Dar Meshi, PhD
- East Lansing, Faculty, Training Faculty, Cognitive - Social
Assistant Professor, Advertising and Public Relations
Ph.D., 2006, Columbia University
East Lansing Campus
My research investigates how the human brain processes socially communicated information and how this information motivates us and influences our decisions. I am particularly interested in the processing of rewarding social information, such as reputational gains and "likes" on social media. Social media platforms are a relatively new phenomenon, but they tap into social processes that have been hardwired into our brains over years of evolution. My research program focuses on the brain and behavior of both adults and adolescents to elucidate these processes. To answer my research questions, my group uses functional and structural neuroimaging, coupled with experimental methods from social psychology and behavioral economics. Ultimately, with the knowledge gained by my research, I hope to contribute to a better understanding of socially motivated human behavior.
Neurological effects of Fragile X Syndrome, regulation and modulation of neuronal excitability of thalamocortical circuits and interactions between basal ganglia and thalamic circuits.
Assistant Professor, Department of Pediatrics and Human Development; College of Human Medicine
Grand Rapids Campus
4012 Grand Rapids Research Center; 400 Monroe Ave NW; Grand Rapids, MI 49503
Cerebral cortex development: (e.g., neural development of sensory systems)
Neurophysiology and neuroplasticity within thalamocortical circuits. Neurophysiological alterations associated with Developmental disorders (fragile X syndrome, Autism), Epilepsy, and Parkinson's Disesase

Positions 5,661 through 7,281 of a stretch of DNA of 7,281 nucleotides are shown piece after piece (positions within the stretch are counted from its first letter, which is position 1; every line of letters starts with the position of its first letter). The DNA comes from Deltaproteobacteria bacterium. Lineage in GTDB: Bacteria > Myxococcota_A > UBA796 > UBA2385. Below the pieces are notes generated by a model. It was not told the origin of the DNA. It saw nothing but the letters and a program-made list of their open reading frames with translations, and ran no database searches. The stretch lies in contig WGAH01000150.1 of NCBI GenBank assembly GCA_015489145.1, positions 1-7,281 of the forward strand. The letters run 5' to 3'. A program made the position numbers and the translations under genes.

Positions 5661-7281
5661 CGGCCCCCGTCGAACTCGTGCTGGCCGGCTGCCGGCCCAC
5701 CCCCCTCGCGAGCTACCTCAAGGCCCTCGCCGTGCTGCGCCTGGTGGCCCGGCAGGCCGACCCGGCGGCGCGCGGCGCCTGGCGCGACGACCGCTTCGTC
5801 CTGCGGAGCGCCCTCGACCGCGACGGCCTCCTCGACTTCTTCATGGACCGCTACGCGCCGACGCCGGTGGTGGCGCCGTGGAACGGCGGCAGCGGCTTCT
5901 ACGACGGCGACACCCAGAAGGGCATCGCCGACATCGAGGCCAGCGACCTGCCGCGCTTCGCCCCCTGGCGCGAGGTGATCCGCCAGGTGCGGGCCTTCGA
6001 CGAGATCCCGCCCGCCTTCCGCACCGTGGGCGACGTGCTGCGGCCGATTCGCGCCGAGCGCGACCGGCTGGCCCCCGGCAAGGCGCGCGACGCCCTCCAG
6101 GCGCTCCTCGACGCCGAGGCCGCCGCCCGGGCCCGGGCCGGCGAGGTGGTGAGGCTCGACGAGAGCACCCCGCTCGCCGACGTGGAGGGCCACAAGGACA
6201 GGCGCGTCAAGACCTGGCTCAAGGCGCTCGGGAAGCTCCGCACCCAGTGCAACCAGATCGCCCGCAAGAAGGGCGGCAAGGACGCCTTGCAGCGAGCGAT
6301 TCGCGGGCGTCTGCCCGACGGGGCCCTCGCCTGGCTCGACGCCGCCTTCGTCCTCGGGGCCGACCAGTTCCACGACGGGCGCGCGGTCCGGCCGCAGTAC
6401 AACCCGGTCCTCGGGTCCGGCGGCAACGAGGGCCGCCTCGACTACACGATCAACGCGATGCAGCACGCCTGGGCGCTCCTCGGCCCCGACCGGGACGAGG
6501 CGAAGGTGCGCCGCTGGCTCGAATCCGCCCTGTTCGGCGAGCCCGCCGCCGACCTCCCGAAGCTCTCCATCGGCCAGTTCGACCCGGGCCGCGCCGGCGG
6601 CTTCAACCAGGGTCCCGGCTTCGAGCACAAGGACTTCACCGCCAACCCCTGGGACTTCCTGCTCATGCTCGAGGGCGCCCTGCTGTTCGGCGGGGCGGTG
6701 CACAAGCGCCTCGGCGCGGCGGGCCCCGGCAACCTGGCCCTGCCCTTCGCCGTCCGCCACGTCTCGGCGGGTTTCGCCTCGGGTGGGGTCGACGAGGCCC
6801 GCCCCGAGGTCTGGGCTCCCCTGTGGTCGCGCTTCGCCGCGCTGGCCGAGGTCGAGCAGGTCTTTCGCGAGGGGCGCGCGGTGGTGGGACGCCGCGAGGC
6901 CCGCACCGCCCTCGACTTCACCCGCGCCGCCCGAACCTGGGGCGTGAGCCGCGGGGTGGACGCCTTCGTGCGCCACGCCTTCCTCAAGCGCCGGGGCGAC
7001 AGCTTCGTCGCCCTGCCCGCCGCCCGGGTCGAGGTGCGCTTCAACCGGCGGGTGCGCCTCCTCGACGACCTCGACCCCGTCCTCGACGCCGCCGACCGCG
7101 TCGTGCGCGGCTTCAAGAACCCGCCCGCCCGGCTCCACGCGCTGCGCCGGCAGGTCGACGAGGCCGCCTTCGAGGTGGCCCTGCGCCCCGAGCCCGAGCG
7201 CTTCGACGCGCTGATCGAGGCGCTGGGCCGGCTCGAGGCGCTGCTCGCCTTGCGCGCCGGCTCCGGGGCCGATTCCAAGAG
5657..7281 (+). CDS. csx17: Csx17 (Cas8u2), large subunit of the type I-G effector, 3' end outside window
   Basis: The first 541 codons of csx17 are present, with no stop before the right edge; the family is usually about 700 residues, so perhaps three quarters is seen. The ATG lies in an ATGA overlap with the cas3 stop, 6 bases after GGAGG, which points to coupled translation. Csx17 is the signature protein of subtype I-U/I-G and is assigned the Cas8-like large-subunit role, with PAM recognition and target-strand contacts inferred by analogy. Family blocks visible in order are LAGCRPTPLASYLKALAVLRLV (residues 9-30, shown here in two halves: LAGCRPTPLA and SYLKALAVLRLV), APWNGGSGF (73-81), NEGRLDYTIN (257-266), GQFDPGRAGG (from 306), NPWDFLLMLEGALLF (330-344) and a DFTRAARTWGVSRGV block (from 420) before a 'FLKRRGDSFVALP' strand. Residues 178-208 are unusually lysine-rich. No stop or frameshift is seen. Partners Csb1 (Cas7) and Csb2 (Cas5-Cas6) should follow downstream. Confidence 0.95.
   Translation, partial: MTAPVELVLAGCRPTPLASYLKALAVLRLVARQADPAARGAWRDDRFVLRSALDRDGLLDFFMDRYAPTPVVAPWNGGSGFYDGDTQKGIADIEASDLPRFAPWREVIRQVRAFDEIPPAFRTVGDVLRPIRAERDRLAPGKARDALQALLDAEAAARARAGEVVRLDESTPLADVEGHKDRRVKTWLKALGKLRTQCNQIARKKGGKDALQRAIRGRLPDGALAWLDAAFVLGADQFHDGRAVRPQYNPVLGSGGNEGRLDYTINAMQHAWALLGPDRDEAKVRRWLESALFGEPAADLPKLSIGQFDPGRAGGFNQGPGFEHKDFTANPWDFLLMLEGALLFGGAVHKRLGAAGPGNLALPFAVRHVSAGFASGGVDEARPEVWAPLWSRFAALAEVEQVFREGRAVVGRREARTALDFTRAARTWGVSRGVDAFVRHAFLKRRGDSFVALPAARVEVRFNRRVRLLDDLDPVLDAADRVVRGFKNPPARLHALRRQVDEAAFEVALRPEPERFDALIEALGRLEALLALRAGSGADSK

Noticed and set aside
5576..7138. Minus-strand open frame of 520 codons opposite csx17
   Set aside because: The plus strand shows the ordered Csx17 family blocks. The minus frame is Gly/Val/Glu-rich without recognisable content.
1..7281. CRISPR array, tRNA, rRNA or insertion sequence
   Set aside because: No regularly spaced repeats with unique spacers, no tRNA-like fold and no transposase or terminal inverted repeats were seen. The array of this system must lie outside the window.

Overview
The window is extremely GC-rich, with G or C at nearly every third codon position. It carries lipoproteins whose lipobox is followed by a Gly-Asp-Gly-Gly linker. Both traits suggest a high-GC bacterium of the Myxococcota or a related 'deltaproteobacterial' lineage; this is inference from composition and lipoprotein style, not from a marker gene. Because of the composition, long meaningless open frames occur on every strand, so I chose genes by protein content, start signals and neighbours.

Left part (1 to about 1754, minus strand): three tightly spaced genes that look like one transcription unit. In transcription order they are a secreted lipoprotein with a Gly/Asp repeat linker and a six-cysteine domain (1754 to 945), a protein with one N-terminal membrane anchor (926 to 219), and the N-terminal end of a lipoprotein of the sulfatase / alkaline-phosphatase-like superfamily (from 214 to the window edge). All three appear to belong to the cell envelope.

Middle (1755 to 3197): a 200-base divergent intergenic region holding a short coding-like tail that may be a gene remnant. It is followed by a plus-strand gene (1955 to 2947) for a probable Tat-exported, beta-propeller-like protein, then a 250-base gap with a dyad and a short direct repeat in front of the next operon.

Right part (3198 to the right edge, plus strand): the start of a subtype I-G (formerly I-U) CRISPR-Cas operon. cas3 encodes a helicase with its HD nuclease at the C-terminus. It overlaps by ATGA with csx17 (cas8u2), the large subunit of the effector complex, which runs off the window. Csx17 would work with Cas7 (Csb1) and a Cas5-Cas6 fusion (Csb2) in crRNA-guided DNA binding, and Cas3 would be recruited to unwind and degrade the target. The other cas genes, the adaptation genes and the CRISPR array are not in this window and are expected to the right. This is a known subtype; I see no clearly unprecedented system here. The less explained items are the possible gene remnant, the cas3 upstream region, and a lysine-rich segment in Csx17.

Developmental exposure to drugs of abuse, development of the dopamine system, etiology and experimental therapeutics of Parkinson's disease
Development of neuroprotective pharmacological agents and strategies for the treatment of dopamine neurodegenerative disorders including Parkinson's Disease and Restless Legs Syndrome (RLS)
Neuromodulation, Neuroimaging of cortical function, Post-injury plasticity, Somatosensory system, Traumatic brain injury, Peripheral nerve injury, molecular probes, Optical imaging, Development of molecular-based neuromodulation technologies
Regenerate and redefine the interface between neurons and electrodes implanted in the brain, improving the understanding and control of device-tissue integration
Primary neuronal cultures, ex vivo and in vivo gene therapy, stereotaxic surgery, immunohistochemistry, neuro substructure microdissections, behavioral evaluations of motor performance, microscopy, long term deep brain stimulation platform
Structure-function relation of retinal ganglion cells undergoing glaucoma-related degeneration in the primate eye. Development of treatment strategies aimed at mitigating or preventing glaucomatous retinal ganglion cell degeneration
Magnetic Resonance Imaging (MRI) technique development. Use neuroimaging to understand mild traumatic brain injury, normal aging, Alzheimer's disease (AD), AD risk reduction, and effects of hypertension on the brain.